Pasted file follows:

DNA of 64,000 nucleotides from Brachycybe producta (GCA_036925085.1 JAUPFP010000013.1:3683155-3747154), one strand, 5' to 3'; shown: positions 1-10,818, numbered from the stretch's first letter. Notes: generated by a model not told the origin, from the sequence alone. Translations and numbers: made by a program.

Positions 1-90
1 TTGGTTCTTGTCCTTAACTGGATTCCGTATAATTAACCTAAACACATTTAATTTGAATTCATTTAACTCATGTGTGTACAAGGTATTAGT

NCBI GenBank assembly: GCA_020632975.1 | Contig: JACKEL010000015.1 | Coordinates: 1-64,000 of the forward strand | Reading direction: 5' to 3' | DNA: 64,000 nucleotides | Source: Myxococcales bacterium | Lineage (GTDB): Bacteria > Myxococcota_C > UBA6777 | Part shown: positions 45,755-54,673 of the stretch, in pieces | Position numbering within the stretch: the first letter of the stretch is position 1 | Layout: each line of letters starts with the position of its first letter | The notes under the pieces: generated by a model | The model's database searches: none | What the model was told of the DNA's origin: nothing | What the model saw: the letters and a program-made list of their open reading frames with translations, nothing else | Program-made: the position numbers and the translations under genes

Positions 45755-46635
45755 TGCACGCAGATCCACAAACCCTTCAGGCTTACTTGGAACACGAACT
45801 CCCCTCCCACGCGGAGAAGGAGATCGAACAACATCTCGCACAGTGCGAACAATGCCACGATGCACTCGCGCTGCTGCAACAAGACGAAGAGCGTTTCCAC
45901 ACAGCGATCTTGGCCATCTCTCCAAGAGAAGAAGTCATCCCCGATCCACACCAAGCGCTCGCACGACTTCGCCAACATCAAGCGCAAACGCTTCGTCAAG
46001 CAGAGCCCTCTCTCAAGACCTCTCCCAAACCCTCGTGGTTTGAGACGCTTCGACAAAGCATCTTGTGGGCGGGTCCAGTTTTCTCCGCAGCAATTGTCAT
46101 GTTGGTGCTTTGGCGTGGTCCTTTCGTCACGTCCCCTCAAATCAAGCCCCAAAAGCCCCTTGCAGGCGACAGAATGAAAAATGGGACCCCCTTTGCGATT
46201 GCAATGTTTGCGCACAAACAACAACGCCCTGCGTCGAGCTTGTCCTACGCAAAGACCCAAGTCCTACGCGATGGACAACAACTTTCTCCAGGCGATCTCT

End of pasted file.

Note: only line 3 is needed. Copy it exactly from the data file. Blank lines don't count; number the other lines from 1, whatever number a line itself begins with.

1 TTGGTTCTTGTCCTTAACTGGATTCCGTATAATTAACCTAAACACATTTAATTTGAATTCATTTAACTCATGTGTGTACAAGGTATTAGT